By applying the cradle to grave methodology, the UCS says EVs produce less than half the global warming emissions of comparable gas-powered cars (even when factoring in the higher emissions during manufacture, courtesy of the EV’s lithium-ion battery). According to the study, the average EV produces global warming emissions equal to a 68 miles per gallon (Mpg) fuel economy gas car. While UCS concedes that EVs contribute a not-insignificant amount of global warming emissions from their operation, driving the average EV in any region of the country produces lower emissions over its lifespan than the average gas-powered car clocking in at 29 Mpg. Additionally, the potential for EVs to be powered by clean electricity exists, much more so than with gas-powered vehicles.

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This graphic fromthe Union of Concerned Scientists illustrates how driving an EV in each region compares with driving a gas-powered car when it comes to emissions. The regions are based on the group of power plants that serve as each one’s primary source of electricity.

To determine how green driving an EV in your area is today, use the UCS’s EV Emissions Tool. This calculates how much global warming your EV will produce based on your locally available power sources. For example, a Nissan Leaf charged in South Carolina will produce as much pollution as a gas-vehicle getting 70 Mpg, whereas in Idaho it would be closer to 104 Mpg. But wherever you are, according to the UCS, an EV is still greener than a gas-only car.

Can My EV Ever Be Truly Green?

A long-term, national shift away from generating electricity via fossil fuels would result in EVs being powered by energy from entirely renewable sources. That is a true zero-emission vehicle. Thankfully, however, you don’t have to wait for your local power company to install wind turbines before you can achieve this. You can take matters into your own hands.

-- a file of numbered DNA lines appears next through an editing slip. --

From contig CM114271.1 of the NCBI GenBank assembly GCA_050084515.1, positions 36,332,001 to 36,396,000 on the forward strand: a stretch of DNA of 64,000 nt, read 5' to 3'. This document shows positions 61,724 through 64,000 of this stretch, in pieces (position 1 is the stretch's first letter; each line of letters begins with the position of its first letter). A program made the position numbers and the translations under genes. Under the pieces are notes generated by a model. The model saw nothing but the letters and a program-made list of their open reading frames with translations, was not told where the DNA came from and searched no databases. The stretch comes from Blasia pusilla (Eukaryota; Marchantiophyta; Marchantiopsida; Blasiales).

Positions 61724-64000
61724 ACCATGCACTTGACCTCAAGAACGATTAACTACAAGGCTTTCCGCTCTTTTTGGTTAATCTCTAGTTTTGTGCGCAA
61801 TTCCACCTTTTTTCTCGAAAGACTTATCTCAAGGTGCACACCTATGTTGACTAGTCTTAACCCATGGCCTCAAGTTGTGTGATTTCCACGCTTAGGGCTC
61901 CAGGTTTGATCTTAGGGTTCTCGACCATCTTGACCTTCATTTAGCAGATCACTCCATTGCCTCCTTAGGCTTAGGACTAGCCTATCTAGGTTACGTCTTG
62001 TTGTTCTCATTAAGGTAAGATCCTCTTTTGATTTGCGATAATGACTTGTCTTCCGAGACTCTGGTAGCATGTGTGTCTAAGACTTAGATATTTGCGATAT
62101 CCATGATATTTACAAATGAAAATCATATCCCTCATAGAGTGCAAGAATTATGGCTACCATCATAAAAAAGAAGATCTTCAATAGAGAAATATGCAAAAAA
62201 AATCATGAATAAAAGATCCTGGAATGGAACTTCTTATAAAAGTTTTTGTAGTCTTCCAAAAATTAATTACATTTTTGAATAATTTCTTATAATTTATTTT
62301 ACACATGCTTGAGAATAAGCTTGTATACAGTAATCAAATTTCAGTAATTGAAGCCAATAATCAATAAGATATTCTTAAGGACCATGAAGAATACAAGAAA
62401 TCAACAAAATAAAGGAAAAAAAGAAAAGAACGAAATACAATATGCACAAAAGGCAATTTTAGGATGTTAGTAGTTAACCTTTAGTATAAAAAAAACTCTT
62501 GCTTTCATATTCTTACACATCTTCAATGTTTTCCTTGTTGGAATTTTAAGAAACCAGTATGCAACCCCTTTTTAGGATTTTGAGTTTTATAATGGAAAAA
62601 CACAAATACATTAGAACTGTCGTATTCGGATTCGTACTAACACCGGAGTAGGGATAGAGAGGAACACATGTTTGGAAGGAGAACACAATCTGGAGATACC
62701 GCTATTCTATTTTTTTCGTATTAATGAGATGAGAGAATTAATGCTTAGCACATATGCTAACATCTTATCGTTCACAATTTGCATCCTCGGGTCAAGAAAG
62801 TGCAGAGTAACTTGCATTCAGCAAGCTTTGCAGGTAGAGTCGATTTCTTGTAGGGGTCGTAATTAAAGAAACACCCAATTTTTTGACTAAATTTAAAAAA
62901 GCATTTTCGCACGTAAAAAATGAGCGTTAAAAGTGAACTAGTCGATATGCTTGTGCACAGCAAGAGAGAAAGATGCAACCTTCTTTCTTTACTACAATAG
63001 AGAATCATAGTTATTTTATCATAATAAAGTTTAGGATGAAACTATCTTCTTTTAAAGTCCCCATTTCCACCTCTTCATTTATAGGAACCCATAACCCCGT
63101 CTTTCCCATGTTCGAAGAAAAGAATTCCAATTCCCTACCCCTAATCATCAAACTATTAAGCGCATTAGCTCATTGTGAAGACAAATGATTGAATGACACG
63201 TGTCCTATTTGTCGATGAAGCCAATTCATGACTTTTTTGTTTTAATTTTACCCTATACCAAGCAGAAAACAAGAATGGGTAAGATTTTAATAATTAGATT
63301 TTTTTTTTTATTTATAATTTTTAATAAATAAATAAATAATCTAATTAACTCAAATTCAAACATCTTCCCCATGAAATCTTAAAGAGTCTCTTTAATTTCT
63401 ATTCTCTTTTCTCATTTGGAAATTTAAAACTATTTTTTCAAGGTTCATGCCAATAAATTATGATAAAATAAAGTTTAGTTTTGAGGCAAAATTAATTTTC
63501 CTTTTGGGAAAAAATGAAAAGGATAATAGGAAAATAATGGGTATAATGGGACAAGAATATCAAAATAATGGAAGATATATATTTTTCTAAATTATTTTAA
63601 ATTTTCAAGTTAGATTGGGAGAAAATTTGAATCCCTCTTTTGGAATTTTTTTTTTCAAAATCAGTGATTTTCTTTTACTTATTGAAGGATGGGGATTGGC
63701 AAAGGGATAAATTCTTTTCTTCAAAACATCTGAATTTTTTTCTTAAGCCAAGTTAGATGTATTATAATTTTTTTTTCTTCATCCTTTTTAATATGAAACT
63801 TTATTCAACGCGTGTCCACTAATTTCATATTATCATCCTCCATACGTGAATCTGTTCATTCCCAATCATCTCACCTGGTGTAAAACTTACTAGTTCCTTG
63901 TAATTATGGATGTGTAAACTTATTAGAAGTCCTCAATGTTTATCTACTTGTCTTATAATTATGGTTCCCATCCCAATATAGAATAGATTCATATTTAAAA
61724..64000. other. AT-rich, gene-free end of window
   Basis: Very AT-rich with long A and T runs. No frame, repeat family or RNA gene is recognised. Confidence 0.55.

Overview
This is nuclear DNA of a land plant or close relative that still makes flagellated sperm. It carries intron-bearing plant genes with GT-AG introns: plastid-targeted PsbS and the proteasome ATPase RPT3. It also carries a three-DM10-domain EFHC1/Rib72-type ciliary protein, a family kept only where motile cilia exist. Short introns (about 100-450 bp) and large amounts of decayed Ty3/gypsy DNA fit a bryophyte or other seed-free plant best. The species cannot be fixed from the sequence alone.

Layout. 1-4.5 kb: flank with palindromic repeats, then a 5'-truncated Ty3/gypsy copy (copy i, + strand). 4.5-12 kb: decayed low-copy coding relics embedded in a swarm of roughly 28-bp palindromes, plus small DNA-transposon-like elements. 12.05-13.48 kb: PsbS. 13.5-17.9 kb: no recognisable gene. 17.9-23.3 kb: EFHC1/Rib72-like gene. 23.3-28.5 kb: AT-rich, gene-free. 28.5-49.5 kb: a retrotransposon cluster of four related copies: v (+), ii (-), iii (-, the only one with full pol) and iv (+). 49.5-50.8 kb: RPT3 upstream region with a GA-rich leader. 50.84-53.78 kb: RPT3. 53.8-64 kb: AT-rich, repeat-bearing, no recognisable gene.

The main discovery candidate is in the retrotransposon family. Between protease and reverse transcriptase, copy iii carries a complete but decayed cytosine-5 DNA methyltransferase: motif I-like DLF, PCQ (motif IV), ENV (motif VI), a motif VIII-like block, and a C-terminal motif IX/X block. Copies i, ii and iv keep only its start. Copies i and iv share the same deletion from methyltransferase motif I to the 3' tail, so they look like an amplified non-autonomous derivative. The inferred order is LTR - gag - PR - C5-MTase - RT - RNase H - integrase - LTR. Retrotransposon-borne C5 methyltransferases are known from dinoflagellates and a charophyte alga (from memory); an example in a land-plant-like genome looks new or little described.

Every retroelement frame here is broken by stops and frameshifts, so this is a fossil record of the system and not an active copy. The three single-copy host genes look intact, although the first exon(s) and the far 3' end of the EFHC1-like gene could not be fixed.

To accurately regulate the cleanliness of the electricity your car uses, create your own. If you own your home, install solar panels on its roof to generate clean electricity, then purchase and install a Level 2 Electric Vehicle Supply Equipment unit (EVSE). These charging docks can be hardwired or plugged into your home (via a NEMA 14-50 outlet) and will charge your EV in as little as four hours (you can charge with a regular 110-volt outlet, but that takes 8–12 hours for a full charge).

The prospect of installing solar panels on your home once meant a bill in the tens of thousands of dollars. Today, options for financing and leasing can often result in lower monthly bills than you pay your power company. By pairing solar panels with an in-home EV charger, you can suck clean energy right from the sky and power your EV with virtually zero cost to the planet and, eventually, zero cost to you.

Jennifer Tuohy loves to use technology to help us live a more sustainable lifestyle. She gives tips on how driving an EV car and having a home charging station can reduce your carbon footprint.  If you are looking to install an electric car charger in your home, visit the Home Depot to see all your EV charger options.